If the SSA deems that you do not meet the above listed criteria, they may give you a “mental residual functional capacity,” or, “mental RFC.” Effectively, this means that they would be taking a look at your past 15 years work history and determining whether or not you are truly “unable to work.”
In other words, unless your anxiety disorder is truly severe and truly disables you from being able to work… they may determine that you are still able to work in a less skill-intensive or less demanding capacity.
As you can see, getting disability for anxiety is not as simple as saying: “I can’t work due to anxiety and stress.”
Should I Claim Disability for My Anxiety Disorder?
So, you know what the expectations are for those claiming disability due to an anxiety disorder. Now the question is, “Should I claim disability for my anxiety disorder?”
While the appeal of a free paycheck and minimizing your exposure to stress might sound nice, is it really what’s best for you in the long run?
The answer to this question is going to depend entirely upon your personal situation and long-term goals. If your anxiety is extremely severe in nature and your interest is solely in minimizing it rather than overcoming it, filing for disability may be worthwhile.
If you’re young, early in your career, or hoping to actually beat anxiety long-term rather than merely avoiding its triggers… then my opinion would be to avoid filing for disability due to anxiety disorder.
Now, this is a matter of opinion, but the root of the problem with claiming disability for anxiety is this:
“Getting out of” working is considered avoidant behavior. Avoidant behavior is extremely appealing to those of us with anxiety. We think, if we stay away from what stresses us out, we’ll have less anxiety.
While we try and rationalize this as a good idea, it’s often a terrible strategy for coping with anxiety long-term. The reason for this is because avoidance actually reinforces our anxiety disorder.
When we avoid our stressors, our anxiety doesn’t just “go away.” Instead, our comfort zone actually shrinks over time. What may start as workplace anxiety may evolve into the ability to leave the house, go for a jog, or even answer the phone.
Your intention may be to claim disability for a year or two and then get back to it when you’re feeling better, but that may prove difficult. Avoidant behavior tends to strengthen our anxieties, and so it’s unlikely that returning to work will be easy. In all likelihood, it’ll be harder than it was when you first left.
Rather than claiming disability outright, giving in to your disorder, I recommend you consider some alternatives.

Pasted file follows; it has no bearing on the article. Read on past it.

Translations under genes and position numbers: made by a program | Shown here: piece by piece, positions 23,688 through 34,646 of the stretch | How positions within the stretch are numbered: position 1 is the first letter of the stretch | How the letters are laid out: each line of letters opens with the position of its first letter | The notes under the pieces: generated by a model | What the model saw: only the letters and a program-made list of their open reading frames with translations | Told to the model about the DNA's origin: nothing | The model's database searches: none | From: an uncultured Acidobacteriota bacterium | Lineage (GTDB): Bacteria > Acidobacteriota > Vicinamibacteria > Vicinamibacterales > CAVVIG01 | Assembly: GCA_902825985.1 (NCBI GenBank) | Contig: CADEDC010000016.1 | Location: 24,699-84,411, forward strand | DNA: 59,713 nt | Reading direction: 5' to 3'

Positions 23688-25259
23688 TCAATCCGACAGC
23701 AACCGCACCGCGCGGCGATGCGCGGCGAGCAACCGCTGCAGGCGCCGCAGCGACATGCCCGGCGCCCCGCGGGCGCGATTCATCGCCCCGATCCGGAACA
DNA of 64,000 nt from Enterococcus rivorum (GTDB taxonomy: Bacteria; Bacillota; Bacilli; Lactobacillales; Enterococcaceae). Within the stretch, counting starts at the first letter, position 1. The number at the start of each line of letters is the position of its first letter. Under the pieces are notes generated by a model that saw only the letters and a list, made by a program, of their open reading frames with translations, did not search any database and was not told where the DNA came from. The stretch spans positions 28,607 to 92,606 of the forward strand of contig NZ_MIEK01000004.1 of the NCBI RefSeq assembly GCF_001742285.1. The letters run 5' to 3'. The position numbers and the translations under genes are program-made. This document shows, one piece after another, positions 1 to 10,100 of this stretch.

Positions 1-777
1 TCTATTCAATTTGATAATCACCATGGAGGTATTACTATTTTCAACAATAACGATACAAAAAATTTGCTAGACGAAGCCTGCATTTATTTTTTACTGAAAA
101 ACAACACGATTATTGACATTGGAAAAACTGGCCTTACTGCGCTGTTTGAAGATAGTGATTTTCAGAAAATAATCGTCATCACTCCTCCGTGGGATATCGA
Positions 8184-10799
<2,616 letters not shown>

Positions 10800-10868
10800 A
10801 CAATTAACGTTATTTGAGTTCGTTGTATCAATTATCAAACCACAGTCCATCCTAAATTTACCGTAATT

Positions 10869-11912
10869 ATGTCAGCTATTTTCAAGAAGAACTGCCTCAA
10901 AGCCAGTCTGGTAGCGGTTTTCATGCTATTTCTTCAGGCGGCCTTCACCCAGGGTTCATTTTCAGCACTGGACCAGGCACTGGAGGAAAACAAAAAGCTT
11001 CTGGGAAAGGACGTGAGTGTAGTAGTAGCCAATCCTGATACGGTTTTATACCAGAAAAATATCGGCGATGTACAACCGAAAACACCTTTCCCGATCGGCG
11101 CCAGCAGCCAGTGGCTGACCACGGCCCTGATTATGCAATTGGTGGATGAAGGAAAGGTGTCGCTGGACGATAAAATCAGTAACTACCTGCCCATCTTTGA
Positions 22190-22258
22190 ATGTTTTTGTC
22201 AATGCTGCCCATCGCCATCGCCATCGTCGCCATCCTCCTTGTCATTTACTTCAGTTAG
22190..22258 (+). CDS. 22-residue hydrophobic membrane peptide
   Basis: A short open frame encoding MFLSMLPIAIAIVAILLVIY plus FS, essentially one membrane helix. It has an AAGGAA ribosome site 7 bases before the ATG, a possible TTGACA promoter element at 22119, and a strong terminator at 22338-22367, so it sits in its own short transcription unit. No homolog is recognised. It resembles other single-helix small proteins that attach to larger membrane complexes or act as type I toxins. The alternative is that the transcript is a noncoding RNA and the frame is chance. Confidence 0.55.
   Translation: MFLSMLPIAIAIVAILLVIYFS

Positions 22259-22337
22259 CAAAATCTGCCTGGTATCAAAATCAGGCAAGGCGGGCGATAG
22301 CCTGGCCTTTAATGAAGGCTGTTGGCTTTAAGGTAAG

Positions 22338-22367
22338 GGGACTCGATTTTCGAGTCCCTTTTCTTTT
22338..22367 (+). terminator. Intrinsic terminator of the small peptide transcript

Exposure therapy, for example, takes the opposite approach of avoidance. Exposure therapy helps us to reclaim and expand our comfort zone. It helps us to live a more normal life by facing and eliminating our fears (at a comfortable pace), rather than letting them control us. This is a much healthier and more sustainable approach to coping with anxiety.
Exposure therapy, paired with regular therapy sessions from a licensed professional psychotherapist, can really provide the turning point you need.
Additionally, you can consider talking to your boss or to HR honestly and candidly about what you’re going through. Most people tend to be pretty understanding, and if you’re a good worker, they’d likely be happy to make some slight accommodations to help you out and keep you onboard.
If the nature of the job itself is what gives you anxiety, it’s never too late to shift direction and change careers. Better to switch gears than to pump the breaks entirely.
With a severe enough, professionally diagnosed anxiety disorder, you may be eligible for disability.
It can certainly be an appealing idea. At our lowest points, anxiety can make it seem like things will never get better. We may start to dread going to work, socializing, or even leaving the house.
What better way escape our anxiety triggers than to take work out of the equation?
Claiming disability for anxiety is, however, avoidant behavior; it will reinforce your anxious tendencies.
If your anxiety is so severe that you cannot possibly imagine a future where you go to work each day, perhaps claiming disability is the right choice for you.
But, if you hope to expand your comfort zone and beat anxiety long-term, this is likely a step in the wrong direction. In this case, you should opt out of disability, and instead examine the source of your anxiety and the best way to confront it. That may warrant a career change, or it may just require a bit of exposure therapy or professional assistance.
Whatever you decide, I wish you the best!